January in Review: Insect burgers, rainforest destruction for paper, and Genghis Khan's climate impact

Rhett A. Butler, mongabay.com
February 03, 2011



A review of mongabay.com's January 2011 stories.



The most popular story of the month had little to do with forests and everything to do with a potentially overlooked source of meat. The article covered a paper published in the online journal PLoS One which suggested that a move towards insect farming could result in a more sustainable - and affordable - form of meat production. Researchers at Wageningen University in the Netherlands looked at mealworms, house crickets, migratory locusts, sun beetles, and Dubia cockroaches, and for the first time quantified the amounts of methane (CH4) and nitrous oxide (N2O) released per kilogram of insect meat. They found that the amounts of gases released by insects to be much smaller than those released by cattle and pigs.

Giant Dipterocarp tree in Gunung Leuser, North Sumatra
Giant Dipterocarp tree in Sumatra. Photo by Rhett A. Butler.
A commentary questioned whether cutting down rainforests for pulp and paper in Indonesia actually helps alleviate rural poverty as claimed by advocates for the industry. The piece looked at several recent papers on the economics of pulp and paper. The commentary apparently caused a stir, drawing nearly 10,000 people and spurring related articles in environmental blogs.

A review of the social and environmental impact of palm oil production also drew a lot of interest. This article—originally written in April 2010, updated in August 2010, and posted for the first time in January—is part of larger "Fate of Forests" series.

An article about the climate impact of Genghis Khan's murderous conquest of Asia, the Middle East, and Europe in the 14th century, provoked a surprising reaction. Climate change skeptics and conservative bloggers at Fox News, American Thinker, and other outlets tried to claim environmentalists are now championing genocide as a way to address climate change. A few more level-headed minds pointed out that the story simply reported the results of a scientific paper and offered no praise of Khan.

We posted a highly regarded conservation textbook, titled Conservation Biology for All, for free. Conservation Biology for All includes chapters on a range of topics including deforestation, extinction, ecosystem services, fragmentation, invasive species, climate change, overexploitation, biodiversity, fire, and conservation. More than two dozen authors contributed to the book. The Internet was interested: by the end of January, the book had been downloaded 20,000 times (136 gigabytes of data transfer), significantly increasing mongabay.com's carbon footprint for the month.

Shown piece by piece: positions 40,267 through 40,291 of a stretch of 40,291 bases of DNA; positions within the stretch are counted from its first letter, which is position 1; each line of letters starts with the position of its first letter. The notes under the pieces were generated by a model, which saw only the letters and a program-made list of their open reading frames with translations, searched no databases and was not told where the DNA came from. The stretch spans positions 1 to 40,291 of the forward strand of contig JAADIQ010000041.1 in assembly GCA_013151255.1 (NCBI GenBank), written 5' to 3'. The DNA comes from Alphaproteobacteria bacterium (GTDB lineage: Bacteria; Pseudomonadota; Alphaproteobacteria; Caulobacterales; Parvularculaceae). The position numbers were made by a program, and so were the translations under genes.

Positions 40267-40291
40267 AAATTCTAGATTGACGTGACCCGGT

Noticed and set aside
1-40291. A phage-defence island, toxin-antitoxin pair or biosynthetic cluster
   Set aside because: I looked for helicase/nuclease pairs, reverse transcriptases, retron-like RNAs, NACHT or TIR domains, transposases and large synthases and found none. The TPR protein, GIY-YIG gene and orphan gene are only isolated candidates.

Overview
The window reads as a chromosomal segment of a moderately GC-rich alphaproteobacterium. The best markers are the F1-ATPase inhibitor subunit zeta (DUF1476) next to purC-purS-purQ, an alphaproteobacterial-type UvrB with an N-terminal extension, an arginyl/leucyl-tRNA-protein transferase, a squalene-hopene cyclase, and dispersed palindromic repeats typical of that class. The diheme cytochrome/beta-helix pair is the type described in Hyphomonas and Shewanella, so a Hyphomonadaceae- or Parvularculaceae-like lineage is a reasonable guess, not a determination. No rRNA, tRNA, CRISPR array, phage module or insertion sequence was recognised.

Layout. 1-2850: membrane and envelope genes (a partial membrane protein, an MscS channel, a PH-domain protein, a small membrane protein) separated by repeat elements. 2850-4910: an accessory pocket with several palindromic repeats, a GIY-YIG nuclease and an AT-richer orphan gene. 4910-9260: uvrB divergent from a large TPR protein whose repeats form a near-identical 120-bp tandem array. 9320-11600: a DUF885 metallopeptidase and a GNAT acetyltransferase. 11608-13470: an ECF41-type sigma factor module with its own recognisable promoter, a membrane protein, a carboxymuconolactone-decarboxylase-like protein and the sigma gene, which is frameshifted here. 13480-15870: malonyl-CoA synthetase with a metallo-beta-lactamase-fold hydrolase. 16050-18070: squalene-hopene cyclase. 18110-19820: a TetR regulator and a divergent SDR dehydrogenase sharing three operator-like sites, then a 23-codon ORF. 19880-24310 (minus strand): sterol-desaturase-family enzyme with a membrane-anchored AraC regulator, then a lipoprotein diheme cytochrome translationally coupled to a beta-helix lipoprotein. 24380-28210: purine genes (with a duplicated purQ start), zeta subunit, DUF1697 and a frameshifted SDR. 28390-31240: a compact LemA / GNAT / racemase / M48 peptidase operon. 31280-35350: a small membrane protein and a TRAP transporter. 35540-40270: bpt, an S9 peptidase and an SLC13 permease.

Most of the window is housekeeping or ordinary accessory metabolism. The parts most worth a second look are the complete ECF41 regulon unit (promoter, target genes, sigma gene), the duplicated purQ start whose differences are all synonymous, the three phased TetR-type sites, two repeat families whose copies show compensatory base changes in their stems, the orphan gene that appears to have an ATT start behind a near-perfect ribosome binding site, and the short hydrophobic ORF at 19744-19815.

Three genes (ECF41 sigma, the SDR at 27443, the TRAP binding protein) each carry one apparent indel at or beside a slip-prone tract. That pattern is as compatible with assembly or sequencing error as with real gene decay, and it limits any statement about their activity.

We interviewed Martin Strel, the first man to swim the length of the Amazon.

Brazil moved ahead with the controversial Belo Monte dam, a hydroelectric project on the Xingu River, after the president of Brazil's environmental agency IBAMA resigned.




Analysis of NASA satellite data, revealed an increase in forest fires in northeastern Madagascar, the region that has been most affected by the illegal rosewood trade.



Analysis based on NASA MODIS data via the Fire Alert System (firealerts.conservation.org)


Habitat for Humanity found an unusual partner for a project in Java, Indonesia: Asia Pulp & Paper. The charity did not respond to mongabay's request for comment on the partnership, which pairs a good-works group with a controversial forestry company that is in the midst of an intense marketing campaign and has been criticized for greenwashing.

An analysis of Ministry of Forestry data by Greenomics found Indonesia granted nearly 3 million hectares of forest concessions a day before the country's president was due to sign a decree establishing a two-year moratorium on new logging licenses.

A paper published in Environmental Science and Technology claimed cocaine production is decimating forests in southern Colombia. The lead author Liliana Daválos, said that coca cultivation was at least as damaging to the forests of southern Colombia as “all the other factors combined—and I mean mining, oil drilling, logging, cattle ranching, biofuels, and food crops”. The study didn't appear to account for the impact armed guerrillas have in dissuading large-scale industrial exploitation of forests.